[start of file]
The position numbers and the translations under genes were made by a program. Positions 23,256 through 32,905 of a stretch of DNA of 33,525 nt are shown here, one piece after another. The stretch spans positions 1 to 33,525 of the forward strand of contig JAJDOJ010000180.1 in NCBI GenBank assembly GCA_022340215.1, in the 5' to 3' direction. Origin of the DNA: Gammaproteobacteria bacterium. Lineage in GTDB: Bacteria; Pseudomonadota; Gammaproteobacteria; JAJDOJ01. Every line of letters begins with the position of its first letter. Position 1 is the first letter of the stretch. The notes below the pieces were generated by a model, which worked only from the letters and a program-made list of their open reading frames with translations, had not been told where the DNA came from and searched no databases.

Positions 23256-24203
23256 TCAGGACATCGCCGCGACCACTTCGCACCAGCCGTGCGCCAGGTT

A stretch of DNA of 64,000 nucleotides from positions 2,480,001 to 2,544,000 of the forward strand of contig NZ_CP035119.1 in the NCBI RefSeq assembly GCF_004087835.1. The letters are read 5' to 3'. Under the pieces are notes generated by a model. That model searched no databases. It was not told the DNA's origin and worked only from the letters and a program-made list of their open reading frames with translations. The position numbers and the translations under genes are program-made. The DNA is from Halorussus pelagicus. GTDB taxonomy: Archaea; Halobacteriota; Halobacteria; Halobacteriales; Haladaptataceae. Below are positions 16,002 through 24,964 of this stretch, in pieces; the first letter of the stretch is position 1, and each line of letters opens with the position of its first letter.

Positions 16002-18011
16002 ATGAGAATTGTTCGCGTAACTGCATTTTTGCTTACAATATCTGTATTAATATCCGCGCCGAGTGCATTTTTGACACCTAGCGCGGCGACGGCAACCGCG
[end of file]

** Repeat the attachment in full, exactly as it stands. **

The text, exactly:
The position numbers and the translations under genes were made by a program. Positions 23,256 through 32,905 of a stretch of DNA of 33,525 nt are shown here, one piece after another. The stretch spans positions 1 to 33,525 of the forward strand of contig JAJDOJ010000180.1 in NCBI GenBank assembly GCA_022340215.1, in the 5' to 3' direction. Origin of the DNA: Gammaproteobacteria bacterium. Lineage in GTDB: Bacteria; Pseudomonadota; Gammaproteobacteria; JAJDOJ01. Every line of letters begins with the position of its first letter. Position 1 is the first letter of the stretch. The notes below the pieces were generated by a model, which worked only from the letters and a program-made list of their open reading frames with translations, had not been told where the DNA came from and searched no databases.

Positions 23256-24203
23256 TCAGGACATCGCCGCGACCACTTCGCACCAGCCGTGCGCCAGGTT

A stretch of DNA of 64,000 nucleotides from positions 2,480,001 to 2,544,000 of the forward strand of contig NZ_CP035119.1 in the NCBI RefSeq assembly GCF_004087835.1. The letters are read 5' to 3'. Under the pieces are notes generated by a model. That model searched no databases. It was not told the DNA's origin and worked only from the letters and a program-made list of their open reading frames with translations. The position numbers and the translations under genes are program-made. The DNA is from Halorussus pelagicus. GTDB taxonomy: Archaea; Halobacteriota; Halobacteria; Halobacteriales; Haladaptataceae. Below are positions 16,002 through 24,964 of this stretch, in pieces; the first letter of the stretch is position 1, and each line of letters opens with the position of its first letter.

Positions 16002-18011
16002 ATGAGAATTGTTCGCGTAACTGCATTTTTGCTTACAATATCTGTATTAATATCCGCGCCGAGTGCATTTTTGACACCTAGCGCGGCGACGGCAACCGCG